Teleology vs Teleonomy: Can a "Program" Exist Before Its "Programmer"?
This post is a follow-up to the previous post on the subject of the "randomness" in the processes that generate the variation that is necessary for biological evolution.
Can a "program" exist before its "programmer" (and therefore bring it into being)? This seems to be the core of the disagreement between ID supporters and mainstream scientists. The former (which include Charles Darwin's very close friend, Asa Gray) advocate the idea that the variation upon which natural selection and other evolutionary processes work is neither random nor unintentional. The latter (which include Darwin and his intellectual heirs) do not disagree with the idea that such variation is not "random". What they disagree with is the idea that there is some "intention" or "plan" guiding the variation that occurs, so that certain outcomes (including, but not limited to, the origin of humans) are more likely than others.
To answer the question that stands at the head of this post, I think it's essential to emphasize (as I did in the original blogpost) that the terms “foresighted” and “goal-oriented” are not equivalent, nor are the processes to which they are applied. As I have pointed out in many posts, there is no inherent contradiction between a process being purely "natural" (i.e. the result of the operation of purely natural processes) and being "goal-oriented".
Ernst Mayr (surely no advocate of "intelligent design") argued forcefully (and, in my opinion, convincingly) that biological organisms are indeed "goal-oriented". That is, their genomes provide a program, the function of which is to bring about a particular state of affairs: the survival and reproduction of the organism via its interactions with its environment.
The origin of the genome (i.e. the "program" itself) is an entirely different situation, however. Ever since Darwin it has been a standard assumption that the evolutionary processes by which the genetic "programs" that direct the assembly and operation of living organisms are not goal-oriented. These evolutionary processes – natural selection, sexual selection, founder effects, genetic bottlenecks, neutral "drift" in deep evolutionary time, exaptation, heterochronic development, changes in homeotic development, interspecific competition, species-level selection, serial endosymbiosis, convergence/divergence, hybridization, phylogenetic fusion, background and mass extinction/adaptive radiation, and internal variance – do not require any kind of "goal orientation" to produce the living entities and processes we observe around and within us. And, since such processes do not require goal-orientation or intentionality, these are not included in evolutionary explanations. Some, but not all, evolutionary biologists extend this idea to the assumption that goal-orientation or intentionality do not exist in nature, in the absence of pre-existing genomic "programs").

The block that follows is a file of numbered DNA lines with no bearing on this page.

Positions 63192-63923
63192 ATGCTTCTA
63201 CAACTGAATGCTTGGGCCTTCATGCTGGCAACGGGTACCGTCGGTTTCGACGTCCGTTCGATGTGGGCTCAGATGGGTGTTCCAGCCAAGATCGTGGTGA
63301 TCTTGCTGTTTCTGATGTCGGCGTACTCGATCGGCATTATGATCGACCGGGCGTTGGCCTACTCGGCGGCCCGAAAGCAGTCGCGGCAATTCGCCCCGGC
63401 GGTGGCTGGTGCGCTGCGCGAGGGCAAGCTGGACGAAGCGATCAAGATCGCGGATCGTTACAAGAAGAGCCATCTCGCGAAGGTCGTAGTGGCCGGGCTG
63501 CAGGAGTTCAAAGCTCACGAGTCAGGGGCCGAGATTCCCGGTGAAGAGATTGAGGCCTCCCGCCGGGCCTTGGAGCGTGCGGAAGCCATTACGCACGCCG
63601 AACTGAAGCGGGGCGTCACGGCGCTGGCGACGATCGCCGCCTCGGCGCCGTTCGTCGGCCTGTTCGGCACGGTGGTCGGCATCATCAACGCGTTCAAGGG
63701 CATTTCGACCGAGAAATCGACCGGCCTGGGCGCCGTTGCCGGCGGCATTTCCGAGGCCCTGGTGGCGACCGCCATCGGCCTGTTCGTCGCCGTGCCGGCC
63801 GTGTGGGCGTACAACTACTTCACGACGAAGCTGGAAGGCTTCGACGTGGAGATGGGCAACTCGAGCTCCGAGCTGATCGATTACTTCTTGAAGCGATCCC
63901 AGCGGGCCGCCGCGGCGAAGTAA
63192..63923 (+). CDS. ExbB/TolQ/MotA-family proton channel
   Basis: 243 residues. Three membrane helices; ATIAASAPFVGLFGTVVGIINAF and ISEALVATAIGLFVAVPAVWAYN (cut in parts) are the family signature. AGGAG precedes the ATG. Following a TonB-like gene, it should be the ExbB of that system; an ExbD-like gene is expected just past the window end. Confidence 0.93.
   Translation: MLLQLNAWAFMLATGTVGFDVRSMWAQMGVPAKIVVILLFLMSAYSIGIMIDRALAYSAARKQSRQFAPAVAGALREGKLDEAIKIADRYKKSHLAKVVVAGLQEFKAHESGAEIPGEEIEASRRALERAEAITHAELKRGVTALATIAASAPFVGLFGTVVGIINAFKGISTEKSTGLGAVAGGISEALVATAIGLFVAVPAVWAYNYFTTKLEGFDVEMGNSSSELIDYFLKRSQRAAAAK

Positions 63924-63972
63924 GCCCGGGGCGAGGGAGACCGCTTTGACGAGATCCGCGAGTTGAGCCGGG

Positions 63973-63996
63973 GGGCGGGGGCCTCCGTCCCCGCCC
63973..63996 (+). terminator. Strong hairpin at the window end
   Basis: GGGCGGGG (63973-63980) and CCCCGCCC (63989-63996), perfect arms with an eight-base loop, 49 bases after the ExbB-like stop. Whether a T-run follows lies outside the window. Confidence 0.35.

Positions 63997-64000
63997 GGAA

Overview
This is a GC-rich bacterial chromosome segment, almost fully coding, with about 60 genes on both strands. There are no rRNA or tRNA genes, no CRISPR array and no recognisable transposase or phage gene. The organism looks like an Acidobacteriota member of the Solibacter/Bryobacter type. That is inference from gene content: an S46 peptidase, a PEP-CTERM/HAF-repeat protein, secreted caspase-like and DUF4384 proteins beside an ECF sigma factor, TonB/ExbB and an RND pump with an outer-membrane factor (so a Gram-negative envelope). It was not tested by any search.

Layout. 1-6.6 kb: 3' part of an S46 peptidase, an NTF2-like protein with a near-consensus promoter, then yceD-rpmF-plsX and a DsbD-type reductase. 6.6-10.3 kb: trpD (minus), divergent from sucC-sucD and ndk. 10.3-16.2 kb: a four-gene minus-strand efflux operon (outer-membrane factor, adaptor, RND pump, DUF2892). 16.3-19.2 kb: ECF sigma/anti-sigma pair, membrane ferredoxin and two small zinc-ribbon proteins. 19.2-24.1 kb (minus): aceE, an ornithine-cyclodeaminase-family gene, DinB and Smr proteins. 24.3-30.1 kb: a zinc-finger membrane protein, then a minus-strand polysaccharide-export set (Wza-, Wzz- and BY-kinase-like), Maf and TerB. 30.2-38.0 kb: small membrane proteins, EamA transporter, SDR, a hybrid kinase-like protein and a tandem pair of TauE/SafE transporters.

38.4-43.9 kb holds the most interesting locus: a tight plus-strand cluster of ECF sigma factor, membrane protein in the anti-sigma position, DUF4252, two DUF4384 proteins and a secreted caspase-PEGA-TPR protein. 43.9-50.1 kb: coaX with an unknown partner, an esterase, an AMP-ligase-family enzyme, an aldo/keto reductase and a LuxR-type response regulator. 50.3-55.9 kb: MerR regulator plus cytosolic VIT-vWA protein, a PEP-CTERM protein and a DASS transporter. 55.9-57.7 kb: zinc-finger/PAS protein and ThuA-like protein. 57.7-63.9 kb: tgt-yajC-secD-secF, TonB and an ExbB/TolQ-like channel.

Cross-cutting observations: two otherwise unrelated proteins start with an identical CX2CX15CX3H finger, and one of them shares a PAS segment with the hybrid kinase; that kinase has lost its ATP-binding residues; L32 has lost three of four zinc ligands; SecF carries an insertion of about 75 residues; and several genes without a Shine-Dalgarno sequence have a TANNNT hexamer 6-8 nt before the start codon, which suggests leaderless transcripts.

The main reason for this assumption has been that it is extremely problematic to agree on how one would go about showing that the aforementioned evolutionary processes have indeed been goal-oriented. The most serious objection to this idea is that there seems to be nowhere for such a "directing agency" to exist in material form, nor any natural means by which its goals could be impressed upon physical organisms.
The genomes of organisms are physical/chemical "stuff", which is translated via physical/chemical "machinery" into biological entities and processes. That is, there is a physical/chemical "vehicle" in which the information for assembling and operating organisms is carried and expressed.
The same would not the case for the putative source of the "evolutionary program" which might direct the evolution of the genomes of living organisms. Since such an "evolutionary program" would cause the evolution of the "genomic programs" which direct the assembly and operation of living organisms, such a program would necessarily have to exist before the origin and evolution of biological genomes, as it would be necessary for it to do so to direct their coming into being.
This presents two serious problems:
• By what mechanism(s) would such an "evolutionary program" cause "genomic programs" to come into existence, and
• Precisely where in the physical universe would such a pre-existing "evolutionary program" itself exist?
We seem to have two direct logical contradictions in terms:
• How can a non-natural "evolutionary program" cause a natural "genomic program" to come into existence, and
• How can a programmer pre-exist the program which brings itself into existence?
There is a proposed answer to these two questions, but one which most ID supporters seem loathe to invoke:
• That the "pre-existing program" that directs the evolution of the genomic programs of living organisms is woven into the structure of physical reality itself.
This is the line of inquiry pursued by Ilya Prigogine and Stuart Kauffman (among others), but which is rejected out-of-hand by nearly all ID supporters (most notably Michael Behe, William Dembski, and Phillip Johnson), who prefer a purely "supernatural" source for the "pre-existing program" by which evolution has been directed).
As always, comments, criticisms, and suggestions are warmly welcomed!